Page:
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Antiretroviral treatment and expression of the mRNA levels for Pgp, MRP1, MRP4 and MRP5 in HIV antiretroviral naïve patients. Follow-up at 48 weeks
Retrovirologyvolume 7, Article number: P42 (2010)
The ATP-binding cassette genes represent the largest family of transmembrane proteins [including multidrug resistant proteins (MRPs) and P-glycoprotein (Pgp)] able to drive the transport of various molecules across cell membranes. Several studies have demonstrated that most of the above transporter are also able to transport antiretrovirals.
The aim of this study was to evaluate whether the antiretroviral treatment might affect the mRNA expression of Pgp and some MRPs.
Blood samples were collected from 13 HIV-positive patients treatment naïve. After the beginning of the treatment, samples were collected at 12, 24, 36 and 48 weeks. Eight patients were treated with Kaletra and Truvada (group I) and five patients with Efavirenz and NRTIs (truvada or combivir) (Gropu II). Expression of mRNA of the Pgp, MRP1, MRP4, and MRP5 was evaluated by real-time-PCR using the TaqMan technology (ABI Prism 7000; Applied Biosystems).
MDR1 and MRP4 expression was not affected by treatment with PI and NRTI. In fact, at all time analyzed the mRNA levels of these transporters did not significantly differed from the mRNA levels detected before the beginning of treatment. As far as MRP1 and MRP5 are concerned, a modest, but not significant, reduction in the mRNA expression levels was observed after beginning of treatment. In patients belonging to the group II basically the same results were obtained. Looking at the individual trend of the mRNA expression of the above transporters in each patient it can be seen that the expression levels of these transporters seems to change during follow up but it is independent of type and time of treatment. The expression of the mRNA levels of these transporters appears to increase in some patients and decrease in other individuals suggesting that a high interindividual variability in the modulation of these mRNA does exist.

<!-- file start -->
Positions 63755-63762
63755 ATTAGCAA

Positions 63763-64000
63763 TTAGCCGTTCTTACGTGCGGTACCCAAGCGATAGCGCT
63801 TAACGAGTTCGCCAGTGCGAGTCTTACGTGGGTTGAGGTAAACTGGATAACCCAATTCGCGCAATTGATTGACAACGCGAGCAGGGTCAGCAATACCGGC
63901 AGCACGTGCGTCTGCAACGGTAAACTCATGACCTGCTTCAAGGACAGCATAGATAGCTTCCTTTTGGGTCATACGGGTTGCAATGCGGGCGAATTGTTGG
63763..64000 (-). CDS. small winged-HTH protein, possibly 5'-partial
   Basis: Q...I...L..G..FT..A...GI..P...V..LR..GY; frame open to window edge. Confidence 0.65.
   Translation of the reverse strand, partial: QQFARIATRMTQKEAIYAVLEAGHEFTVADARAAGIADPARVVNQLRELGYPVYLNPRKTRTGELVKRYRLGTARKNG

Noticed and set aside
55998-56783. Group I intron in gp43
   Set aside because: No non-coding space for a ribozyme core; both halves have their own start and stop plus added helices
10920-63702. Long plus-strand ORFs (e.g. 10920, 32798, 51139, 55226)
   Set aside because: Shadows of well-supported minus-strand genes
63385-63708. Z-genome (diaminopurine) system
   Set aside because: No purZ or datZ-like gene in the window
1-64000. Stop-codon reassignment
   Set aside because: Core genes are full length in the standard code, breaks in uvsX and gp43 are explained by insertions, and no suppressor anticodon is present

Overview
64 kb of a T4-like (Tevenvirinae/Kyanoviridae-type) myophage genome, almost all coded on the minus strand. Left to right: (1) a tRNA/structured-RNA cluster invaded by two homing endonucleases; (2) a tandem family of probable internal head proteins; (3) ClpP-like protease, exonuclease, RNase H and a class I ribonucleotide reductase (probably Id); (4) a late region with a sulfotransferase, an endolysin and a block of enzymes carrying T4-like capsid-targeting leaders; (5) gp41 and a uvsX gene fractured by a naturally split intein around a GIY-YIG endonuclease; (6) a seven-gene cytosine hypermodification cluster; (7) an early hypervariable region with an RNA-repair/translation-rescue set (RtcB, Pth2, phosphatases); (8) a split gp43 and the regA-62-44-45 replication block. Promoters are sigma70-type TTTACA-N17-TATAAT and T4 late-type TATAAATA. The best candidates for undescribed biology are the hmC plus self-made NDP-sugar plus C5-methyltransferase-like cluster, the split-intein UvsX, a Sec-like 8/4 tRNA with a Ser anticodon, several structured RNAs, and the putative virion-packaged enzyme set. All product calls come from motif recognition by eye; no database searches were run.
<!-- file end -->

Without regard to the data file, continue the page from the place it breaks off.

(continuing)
Antiretroviral treatment does not significantly affect the expression levels of mRNA of transported analyzed. However an interindividual variability in the expression of these mRNA has been documented during the follow up and further studies are needed to evaluate whether the over-expression of these mRNA may affect the success of therapy.